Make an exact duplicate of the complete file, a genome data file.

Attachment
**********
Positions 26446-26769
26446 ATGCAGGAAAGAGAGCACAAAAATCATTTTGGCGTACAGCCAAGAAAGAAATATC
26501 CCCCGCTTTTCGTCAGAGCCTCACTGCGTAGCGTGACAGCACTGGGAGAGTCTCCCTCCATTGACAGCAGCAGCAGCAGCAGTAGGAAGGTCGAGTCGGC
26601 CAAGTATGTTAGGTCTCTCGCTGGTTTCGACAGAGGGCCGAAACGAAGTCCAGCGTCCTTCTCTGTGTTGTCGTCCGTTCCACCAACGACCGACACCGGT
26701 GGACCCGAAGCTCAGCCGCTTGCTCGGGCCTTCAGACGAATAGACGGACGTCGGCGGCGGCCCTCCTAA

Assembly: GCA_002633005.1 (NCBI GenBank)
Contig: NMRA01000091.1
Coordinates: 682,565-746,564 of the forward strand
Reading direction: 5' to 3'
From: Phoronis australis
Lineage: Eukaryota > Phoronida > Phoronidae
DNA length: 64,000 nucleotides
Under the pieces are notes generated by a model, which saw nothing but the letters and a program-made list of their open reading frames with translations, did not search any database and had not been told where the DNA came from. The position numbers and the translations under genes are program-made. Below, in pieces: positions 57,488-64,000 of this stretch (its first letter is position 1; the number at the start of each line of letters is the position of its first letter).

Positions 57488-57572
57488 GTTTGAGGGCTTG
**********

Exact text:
Positions 26446-26769
26446 ATGCAGGAAAGAGAGCACAAAAATCATTTTGGCGTACAGCCAAGAAAGAAATATC
26501 CCCCGCTTTTCGTCAGAGCCTCACTGCGTAGCGTGACAGCACTGGGAGAGTCTCCCTCCATTGACAGCAGCAGCAGCAGCAGTAGGAAGGTCGAGTCGGC
26601 CAAGTATGTTAGGTCTCTCGCTGGTTTCGACAGAGGGCCGAAACGAAGTCCAGCGTCCTTCTCTGTGTTGTCGTCCGTTCCACCAACGACCGACACCGGT
26701 GGACCCGAAGCTCAGCCGCTTGCTCGGGCCTTCAGACGAATAGACGGACGTCGGCGGCGGCCCTCCTAA

Assembly: GCA_002633005.1 (NCBI GenBank)
Contig: NMRA01000091.1
Coordinates: 682,565-746,564 of the forward strand
Reading direction: 5' to 3'
From: Phoronis australis
Lineage: Eukaryota > Phoronida > Phoronidae
DNA length: 64,000 nucleotides
Under the pieces are notes generated by a model, which saw nothing but the letters and a program-made list of their open reading frames with translations, did not search any database and had not been told where the DNA came from. The position numbers and the translations under genes are program-made. Below, in pieces: positions 57,488-64,000 of this stretch (its first letter is position 1; the number at the start of each line of letters is the position of its first letter).

Positions 57488-57572
57488 GTTTGAGGGCTTG